Many people speak Native American languages in Peru, Guatemala, Bolivia, Paraguay and Mexico. These languages are less common in other countries.

Other European languages spoken in Latin America include English (mainly in Puerto Rico), and French.

African languages are also spoken by few in Latin America. The west African Yoruba language (known as Lucumi) is spoken among the people of predominant Yoruba ancestry; it is spoken in Cuba where it is a ritual language used by the Santeria prayers.

In several nations, Creole languages are also spoken, especially in the Caribbean. Palenquero is the Spanish-based Creole language spoken in Colombia by some 3,000 people, it is Spanish with many African influences and some Portuguese influence. Other creoles in mainland Latin America have the same roots, blending Spanish with either African or Indigenous languages or both, as Cuban Spanish does.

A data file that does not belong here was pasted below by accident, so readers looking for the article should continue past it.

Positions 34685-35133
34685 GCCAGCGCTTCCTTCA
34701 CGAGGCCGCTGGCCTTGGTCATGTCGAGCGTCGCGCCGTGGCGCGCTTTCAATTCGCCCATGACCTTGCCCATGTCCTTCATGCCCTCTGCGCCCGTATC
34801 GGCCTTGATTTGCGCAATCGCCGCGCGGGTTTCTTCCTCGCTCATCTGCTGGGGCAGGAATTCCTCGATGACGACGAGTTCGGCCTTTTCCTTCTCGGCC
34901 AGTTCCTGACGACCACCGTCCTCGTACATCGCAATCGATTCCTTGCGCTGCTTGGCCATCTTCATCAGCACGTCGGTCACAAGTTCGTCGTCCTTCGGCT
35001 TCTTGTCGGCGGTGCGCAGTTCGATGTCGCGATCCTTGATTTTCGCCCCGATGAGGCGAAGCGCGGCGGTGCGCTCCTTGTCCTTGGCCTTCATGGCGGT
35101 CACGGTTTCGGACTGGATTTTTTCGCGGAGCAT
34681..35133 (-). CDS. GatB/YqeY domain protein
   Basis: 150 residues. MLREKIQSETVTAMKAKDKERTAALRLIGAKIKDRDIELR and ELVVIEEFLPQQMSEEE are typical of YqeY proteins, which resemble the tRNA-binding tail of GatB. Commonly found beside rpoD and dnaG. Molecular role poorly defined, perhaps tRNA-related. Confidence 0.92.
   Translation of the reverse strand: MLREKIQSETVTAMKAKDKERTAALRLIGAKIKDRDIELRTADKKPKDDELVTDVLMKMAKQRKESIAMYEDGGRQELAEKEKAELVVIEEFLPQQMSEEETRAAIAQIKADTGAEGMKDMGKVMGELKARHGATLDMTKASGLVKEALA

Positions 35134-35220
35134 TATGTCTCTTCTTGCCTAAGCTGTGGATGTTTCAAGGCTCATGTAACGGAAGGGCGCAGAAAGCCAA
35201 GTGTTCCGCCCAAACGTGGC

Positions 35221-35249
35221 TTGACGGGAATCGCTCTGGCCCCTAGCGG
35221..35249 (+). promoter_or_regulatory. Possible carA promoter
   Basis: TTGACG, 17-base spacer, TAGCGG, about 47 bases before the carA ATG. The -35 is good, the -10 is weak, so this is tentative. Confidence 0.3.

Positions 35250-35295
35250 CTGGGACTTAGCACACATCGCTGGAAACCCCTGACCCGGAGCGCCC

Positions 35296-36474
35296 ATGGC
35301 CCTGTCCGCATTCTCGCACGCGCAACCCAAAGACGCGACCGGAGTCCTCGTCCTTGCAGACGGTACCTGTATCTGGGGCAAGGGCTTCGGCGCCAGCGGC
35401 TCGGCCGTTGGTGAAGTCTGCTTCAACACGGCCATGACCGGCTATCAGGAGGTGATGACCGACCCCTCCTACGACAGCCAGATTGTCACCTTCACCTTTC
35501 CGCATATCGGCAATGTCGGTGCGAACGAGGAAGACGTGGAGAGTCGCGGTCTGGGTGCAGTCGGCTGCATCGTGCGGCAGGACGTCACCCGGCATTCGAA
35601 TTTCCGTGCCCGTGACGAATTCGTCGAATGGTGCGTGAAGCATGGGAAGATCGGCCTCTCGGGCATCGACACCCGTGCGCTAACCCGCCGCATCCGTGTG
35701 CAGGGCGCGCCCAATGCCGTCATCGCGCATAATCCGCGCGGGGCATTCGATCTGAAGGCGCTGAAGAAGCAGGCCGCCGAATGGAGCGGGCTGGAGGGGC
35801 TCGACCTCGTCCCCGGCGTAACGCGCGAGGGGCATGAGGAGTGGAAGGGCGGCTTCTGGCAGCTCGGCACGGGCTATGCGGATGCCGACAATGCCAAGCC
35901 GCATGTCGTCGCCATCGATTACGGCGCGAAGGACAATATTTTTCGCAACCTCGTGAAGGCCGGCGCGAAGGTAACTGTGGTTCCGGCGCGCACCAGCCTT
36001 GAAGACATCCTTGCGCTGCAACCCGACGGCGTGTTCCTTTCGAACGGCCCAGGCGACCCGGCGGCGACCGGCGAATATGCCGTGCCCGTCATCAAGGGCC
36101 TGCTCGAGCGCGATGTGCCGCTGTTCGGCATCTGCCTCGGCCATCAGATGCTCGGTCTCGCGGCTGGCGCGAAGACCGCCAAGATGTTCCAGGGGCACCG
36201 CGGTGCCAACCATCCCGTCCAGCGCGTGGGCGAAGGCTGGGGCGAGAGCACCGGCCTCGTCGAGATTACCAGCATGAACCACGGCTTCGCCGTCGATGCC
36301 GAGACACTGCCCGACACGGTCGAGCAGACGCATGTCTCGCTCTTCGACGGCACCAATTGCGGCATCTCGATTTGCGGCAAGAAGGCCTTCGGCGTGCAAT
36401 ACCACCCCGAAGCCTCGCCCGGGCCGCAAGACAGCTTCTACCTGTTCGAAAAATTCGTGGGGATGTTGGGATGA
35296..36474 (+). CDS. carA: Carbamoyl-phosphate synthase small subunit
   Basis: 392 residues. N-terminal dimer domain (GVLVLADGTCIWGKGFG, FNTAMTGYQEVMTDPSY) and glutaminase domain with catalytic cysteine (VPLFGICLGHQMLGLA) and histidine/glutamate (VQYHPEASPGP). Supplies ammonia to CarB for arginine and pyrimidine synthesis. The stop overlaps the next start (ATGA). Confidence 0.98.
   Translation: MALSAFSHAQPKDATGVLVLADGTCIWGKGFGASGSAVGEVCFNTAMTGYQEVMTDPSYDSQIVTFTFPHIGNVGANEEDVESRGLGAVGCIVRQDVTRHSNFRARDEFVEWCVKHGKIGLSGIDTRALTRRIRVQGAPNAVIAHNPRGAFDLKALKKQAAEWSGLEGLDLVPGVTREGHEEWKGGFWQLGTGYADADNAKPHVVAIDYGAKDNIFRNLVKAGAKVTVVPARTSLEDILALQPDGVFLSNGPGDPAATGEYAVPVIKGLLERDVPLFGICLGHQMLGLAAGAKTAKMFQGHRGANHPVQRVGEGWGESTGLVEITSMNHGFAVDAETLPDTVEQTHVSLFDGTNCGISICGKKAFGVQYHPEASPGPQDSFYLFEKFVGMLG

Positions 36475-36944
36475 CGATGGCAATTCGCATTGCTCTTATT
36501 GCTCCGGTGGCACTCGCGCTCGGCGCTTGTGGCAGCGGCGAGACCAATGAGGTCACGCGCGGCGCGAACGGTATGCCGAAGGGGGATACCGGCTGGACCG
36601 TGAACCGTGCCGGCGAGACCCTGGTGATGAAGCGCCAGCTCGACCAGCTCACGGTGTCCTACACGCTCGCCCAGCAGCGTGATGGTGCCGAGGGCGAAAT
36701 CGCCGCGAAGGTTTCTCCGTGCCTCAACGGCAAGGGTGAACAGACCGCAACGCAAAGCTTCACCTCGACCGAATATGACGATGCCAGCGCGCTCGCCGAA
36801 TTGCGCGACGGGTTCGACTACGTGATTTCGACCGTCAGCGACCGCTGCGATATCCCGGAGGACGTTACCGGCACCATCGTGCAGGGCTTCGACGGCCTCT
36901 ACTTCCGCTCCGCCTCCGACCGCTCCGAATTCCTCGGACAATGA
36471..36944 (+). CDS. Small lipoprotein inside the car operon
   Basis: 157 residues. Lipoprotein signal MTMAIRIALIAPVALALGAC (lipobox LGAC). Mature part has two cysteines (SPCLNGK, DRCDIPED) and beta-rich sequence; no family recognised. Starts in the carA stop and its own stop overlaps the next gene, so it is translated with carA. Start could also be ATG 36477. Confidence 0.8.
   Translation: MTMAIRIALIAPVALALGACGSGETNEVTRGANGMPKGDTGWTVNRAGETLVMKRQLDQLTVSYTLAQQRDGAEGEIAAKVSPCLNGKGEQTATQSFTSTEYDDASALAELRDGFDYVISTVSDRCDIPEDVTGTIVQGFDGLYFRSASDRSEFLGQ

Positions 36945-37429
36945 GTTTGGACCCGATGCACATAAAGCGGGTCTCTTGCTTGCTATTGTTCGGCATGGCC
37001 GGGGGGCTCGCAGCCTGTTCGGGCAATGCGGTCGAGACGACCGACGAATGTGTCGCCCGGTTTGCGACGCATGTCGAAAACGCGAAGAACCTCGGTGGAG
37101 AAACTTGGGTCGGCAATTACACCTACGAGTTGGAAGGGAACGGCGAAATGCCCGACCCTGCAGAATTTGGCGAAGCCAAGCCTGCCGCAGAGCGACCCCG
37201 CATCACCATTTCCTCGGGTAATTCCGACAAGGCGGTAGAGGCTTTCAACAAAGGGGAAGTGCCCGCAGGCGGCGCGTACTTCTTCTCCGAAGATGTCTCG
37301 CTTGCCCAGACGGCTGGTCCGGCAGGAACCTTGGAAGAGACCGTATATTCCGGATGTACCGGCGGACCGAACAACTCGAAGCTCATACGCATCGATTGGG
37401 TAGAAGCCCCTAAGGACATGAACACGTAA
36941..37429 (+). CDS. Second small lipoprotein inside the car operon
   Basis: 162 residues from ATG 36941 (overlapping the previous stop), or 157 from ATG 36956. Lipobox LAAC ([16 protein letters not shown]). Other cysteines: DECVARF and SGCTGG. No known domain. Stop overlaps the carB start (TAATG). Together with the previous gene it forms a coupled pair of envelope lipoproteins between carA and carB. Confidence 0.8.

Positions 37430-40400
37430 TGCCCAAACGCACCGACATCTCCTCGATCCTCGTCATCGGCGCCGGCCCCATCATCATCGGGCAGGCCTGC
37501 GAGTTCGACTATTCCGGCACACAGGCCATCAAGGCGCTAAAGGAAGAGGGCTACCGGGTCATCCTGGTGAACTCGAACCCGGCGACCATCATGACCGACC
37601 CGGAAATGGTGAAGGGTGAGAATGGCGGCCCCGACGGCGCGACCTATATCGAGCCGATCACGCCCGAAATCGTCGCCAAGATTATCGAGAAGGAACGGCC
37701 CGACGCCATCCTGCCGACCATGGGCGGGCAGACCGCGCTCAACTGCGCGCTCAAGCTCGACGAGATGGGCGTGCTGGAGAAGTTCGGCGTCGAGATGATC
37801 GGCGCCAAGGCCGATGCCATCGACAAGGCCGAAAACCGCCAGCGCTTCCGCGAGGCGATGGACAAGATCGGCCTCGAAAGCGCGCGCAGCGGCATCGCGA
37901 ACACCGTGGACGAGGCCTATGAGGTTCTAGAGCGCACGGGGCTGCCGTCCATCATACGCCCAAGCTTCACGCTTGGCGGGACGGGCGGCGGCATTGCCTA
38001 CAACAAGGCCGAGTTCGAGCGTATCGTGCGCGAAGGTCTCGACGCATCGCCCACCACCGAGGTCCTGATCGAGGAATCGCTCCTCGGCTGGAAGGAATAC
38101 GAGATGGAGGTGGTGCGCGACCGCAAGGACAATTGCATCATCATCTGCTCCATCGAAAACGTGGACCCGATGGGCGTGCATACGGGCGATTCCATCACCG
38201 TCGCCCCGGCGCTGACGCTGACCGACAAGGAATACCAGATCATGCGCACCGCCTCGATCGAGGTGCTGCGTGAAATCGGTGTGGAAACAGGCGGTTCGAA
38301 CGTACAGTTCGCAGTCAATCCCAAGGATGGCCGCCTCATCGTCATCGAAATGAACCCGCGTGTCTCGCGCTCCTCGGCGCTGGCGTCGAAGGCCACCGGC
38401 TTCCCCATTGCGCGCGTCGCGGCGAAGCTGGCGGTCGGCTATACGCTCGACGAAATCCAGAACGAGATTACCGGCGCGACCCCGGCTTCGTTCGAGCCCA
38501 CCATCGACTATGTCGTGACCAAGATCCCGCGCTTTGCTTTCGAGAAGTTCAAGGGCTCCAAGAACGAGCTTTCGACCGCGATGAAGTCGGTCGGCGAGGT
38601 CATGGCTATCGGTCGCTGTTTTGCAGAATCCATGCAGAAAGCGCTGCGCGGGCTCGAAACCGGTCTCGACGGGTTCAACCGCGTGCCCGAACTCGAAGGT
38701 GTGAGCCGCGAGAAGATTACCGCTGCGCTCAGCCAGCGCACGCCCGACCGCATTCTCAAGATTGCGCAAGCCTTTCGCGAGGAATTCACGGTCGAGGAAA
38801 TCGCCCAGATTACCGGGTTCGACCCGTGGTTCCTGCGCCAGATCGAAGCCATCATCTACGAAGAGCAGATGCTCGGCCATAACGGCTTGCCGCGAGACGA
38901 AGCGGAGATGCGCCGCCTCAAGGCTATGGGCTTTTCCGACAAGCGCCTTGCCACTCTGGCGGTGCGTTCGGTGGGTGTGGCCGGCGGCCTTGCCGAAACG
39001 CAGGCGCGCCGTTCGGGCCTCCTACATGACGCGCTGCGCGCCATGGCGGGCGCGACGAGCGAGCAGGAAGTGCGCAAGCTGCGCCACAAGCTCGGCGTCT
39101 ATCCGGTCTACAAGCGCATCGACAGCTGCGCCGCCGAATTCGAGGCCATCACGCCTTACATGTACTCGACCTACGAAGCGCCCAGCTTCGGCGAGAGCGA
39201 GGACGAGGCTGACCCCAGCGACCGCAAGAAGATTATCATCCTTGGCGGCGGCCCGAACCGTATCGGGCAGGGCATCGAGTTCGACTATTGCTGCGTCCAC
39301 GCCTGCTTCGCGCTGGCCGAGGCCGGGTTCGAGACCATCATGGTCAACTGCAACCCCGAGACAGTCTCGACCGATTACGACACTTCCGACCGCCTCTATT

Economy[change | change source]

Poverty and inequality[change | change source]

Poverty continues to be one of the biggest challenges for Latin American countries. According to estimates, Latin America is the most unequal regions of the world. According to a Country Studies Institute the poorest countries in the region (in 2011) were: Haiti, Nicaragua, Bolivia and Honduras. Undernourishment affects 72% of Haitians, 47% of Nicaraguans and Bolivians, and 32% of Hondurans.

Also according to a Country Studies Institute, over 90% of Haitians, 75% of Bolivians, 70% of Nicaraguans, and 63% of Hondurans live in poverty.

Related pages[change | change source]

References[change | change source]

  1. Colburn, Forrest D (2002). Latin America at the End of Politics. Princeton University Press. ISBN 0691091811. 
  2. Lizcano Fernández, Francisco (May–August 2005). "Composición Étnica de las Tres Áreas Culturales del Continente Americano al Comienzo del Siglo XXI" (in Spanish) (PDF). Convergencia (Mexico: Universidad Autónoma del Estado de México, Centro de Investigación en Ciencias Sociales y Humanidades) 38: 185–232; table on p. 218. ISSN 1405-1435. http://convergencia.uaemex.mx/rev38/38pdf/LIZCANO.pdf. 

Other websites[change | change source]